Sabbath... Part 1

We are about to hit the month of July. The neighborhood pools are open, the kids are out of school, and vacation plans are in full swing. Summer is typically considered a time to recharge, to take a break (however brief) from our normal rhythms and simply enjoy life. It is a time for our bodies and minds to recover from all the strain and stress we face on a daily basis.

It’s easy for us to think of rest in terms of physical relaxation. It is often difficult for us, however, to think of rest as a form of spiritual discipline. God models the concept of Sabbath rest in Genesis 2, when He rests from His creative labors on the seventh day, and He calls on His people to honor the Sabbath day in Exodus 20. Jesus honors the Sabbath as well, while challenging religious leaders to examine their motivation and their hearts, as He so often does.

For me, the concept of honoring the Sabbath has always been a difficult one to grasp, or at least to implement. When I was in school, Sunday was a day for cramming for tests or finishing up homework. As an adult, Sunday is one the few days to “get stuff done” - chores, yard work, or the dozens of errands that never seem to get completed during the week. The weekend is also filled with parties, events, meetings, sporting events for the kids, and a seemingly endless supply of calendar obligations. So for many of us, Sunday (the Sabbath) simply becomes an opportunity to catch up - there is no rest for the weary!

But Scripture, both Old and New Testament, calls us to honor the Sabbath. Without going down the dangerous road of legalism, and without the unrealistic option of simply dropping all of our earthly commitments, how can we possibly honor the Sabbath within a modern context? Here are a few suggestions that I believe are both biblical and practical.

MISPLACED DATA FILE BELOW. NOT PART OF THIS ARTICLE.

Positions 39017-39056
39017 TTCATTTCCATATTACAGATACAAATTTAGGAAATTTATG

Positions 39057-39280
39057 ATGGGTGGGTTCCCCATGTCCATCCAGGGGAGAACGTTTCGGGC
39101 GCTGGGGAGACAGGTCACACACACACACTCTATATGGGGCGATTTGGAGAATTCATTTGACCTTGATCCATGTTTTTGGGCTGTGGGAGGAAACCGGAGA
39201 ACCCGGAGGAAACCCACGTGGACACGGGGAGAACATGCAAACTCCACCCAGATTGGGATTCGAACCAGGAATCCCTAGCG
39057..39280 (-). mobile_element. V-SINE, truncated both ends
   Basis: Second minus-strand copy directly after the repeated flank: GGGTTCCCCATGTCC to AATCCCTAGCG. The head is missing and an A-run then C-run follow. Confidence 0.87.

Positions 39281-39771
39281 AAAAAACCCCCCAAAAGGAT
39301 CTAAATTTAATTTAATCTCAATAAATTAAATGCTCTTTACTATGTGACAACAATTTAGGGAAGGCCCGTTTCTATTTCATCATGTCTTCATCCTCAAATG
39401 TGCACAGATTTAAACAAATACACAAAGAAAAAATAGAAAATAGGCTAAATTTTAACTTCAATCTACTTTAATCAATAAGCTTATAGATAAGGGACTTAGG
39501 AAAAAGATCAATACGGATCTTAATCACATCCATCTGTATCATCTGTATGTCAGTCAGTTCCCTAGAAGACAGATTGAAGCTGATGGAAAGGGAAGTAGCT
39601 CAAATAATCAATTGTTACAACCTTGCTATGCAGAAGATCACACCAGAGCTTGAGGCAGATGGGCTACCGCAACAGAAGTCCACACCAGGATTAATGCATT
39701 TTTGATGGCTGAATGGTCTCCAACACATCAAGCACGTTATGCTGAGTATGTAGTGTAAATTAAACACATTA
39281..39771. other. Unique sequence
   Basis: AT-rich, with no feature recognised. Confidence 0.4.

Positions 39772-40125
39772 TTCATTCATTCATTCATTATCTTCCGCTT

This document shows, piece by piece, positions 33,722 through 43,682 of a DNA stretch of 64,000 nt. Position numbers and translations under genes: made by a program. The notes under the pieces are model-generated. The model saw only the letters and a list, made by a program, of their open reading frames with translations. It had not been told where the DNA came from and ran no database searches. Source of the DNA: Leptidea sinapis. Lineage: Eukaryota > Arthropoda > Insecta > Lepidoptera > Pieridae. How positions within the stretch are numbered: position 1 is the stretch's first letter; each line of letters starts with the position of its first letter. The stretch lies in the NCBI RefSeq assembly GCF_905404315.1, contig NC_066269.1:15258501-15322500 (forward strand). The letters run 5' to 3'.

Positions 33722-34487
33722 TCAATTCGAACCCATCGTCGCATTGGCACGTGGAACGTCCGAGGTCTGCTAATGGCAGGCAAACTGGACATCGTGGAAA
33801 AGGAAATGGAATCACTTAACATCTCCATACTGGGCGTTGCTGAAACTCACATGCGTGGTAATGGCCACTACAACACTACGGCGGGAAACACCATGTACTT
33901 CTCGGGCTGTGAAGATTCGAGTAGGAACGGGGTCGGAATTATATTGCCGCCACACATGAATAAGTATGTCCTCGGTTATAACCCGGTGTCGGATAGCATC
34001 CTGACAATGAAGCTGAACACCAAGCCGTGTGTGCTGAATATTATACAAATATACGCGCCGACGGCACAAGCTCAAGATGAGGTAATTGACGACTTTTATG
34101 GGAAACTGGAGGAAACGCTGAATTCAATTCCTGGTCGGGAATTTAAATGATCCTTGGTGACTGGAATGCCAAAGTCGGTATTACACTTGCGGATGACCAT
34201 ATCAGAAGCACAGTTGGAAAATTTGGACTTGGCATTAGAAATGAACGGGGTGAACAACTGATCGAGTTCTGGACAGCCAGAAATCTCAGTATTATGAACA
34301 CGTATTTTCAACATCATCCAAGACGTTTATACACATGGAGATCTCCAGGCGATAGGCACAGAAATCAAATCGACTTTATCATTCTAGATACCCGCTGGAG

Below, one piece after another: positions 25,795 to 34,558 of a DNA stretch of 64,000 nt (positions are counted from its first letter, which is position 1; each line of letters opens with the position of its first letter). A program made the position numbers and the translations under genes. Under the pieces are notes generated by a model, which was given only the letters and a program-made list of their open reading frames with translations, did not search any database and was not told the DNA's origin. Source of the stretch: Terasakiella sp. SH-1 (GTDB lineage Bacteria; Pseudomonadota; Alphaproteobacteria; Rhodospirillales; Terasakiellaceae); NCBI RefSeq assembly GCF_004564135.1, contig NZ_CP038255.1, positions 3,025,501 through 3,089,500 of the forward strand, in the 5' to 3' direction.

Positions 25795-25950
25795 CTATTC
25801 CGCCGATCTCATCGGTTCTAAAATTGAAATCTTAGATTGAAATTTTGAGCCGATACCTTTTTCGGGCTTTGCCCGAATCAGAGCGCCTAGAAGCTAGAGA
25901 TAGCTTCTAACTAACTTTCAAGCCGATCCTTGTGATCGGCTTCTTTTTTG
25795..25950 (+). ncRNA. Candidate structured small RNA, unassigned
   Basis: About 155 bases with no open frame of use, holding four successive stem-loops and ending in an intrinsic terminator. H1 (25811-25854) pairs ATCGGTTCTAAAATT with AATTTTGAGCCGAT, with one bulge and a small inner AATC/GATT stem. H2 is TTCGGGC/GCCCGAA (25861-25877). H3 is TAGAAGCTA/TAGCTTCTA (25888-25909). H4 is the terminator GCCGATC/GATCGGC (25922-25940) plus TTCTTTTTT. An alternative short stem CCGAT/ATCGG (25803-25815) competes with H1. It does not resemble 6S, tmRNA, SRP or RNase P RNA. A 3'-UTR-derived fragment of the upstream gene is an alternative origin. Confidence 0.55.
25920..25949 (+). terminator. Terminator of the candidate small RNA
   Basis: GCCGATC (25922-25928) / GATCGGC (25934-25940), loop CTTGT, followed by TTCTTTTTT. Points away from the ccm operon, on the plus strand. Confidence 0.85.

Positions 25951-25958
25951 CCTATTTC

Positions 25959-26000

1. Plan ahead. This may sound overly simplistic, but the Lord calls His people in Exodus to remember the Sabbath. We are quick to defend certain parts of our calendars: sporting events, PTA meetings, doctor’s appointments. If we hold the Sabbath in the reverence God intends, we would do a better job of fencing off that part of our week as well. Christians may not like it, but they’re used to hearing sermons about being good stewards of our finances; the same principles can and should be applied to the Sabbath. Will we always be perfect in this attempt? Of course not. But we should want to make our best effort at the things that please God.

  2. Learn what the Bible means by “rest.”  Is the Sabbath a call to laziness? Is rest merely the exhausted pauses we use to catch our breath before diving back into our chaotic schedules? The Bible views rest differently. It is an opportunity for us to acknowledge God’s provision and sufficiency (Isaiah 26:3). When we give God a place of prominence in our lives, the Sabbath becomes not so much a “break in the action,” but rather a celebration of God’s providential hand in our lives. Our work, while important, is nothing compared to the joy of following and serving Jesus. If we can live our lives with this mentality, then we begin to adopt a Sabbath mentality that carries beyond Sunday and into the rest of the week.

  3. Don’t do the Sabbath alone. When God gives the Ten Commandments, he calls on not only the Israelites to observe the Sabbath, but their families, servants and even foreign visitors as well. As we observe the Sabbath in a practical and Biblical way, let’s not forget to join in fellowship with our families and our local church. Engage in corporate worship, have family and friends over for a meal, or participate in a family Bible study.

Intentions vs. Intentional


Matthew 5:37

"But let your statement be, ‘Yes, yes’ or ‘No, no’; anything beyond these is of evil."

Everyone knows people with good intentions who do not follow through. You have heard them mask these good intentions with statements like "charge it to my head and not my heart or “I really wanted to be there but....” Now, before you take this challenge too hard, I want to confess that I am all too familiar with using those statements.  However, to be honest and transparent, that is a good excuse at best.  If you really wanted to be there, then you would have made it happen.  (I understand that there are exceptions and times where circumstances really did work against you).  However, more often than we care to admit, that is not the case.  I want to free you to reclaim your integrity.  Perhaps you are known as a person of good intentions. People know you so well that your “yes” is treated as a maybe, or even worse, a “yeah right.”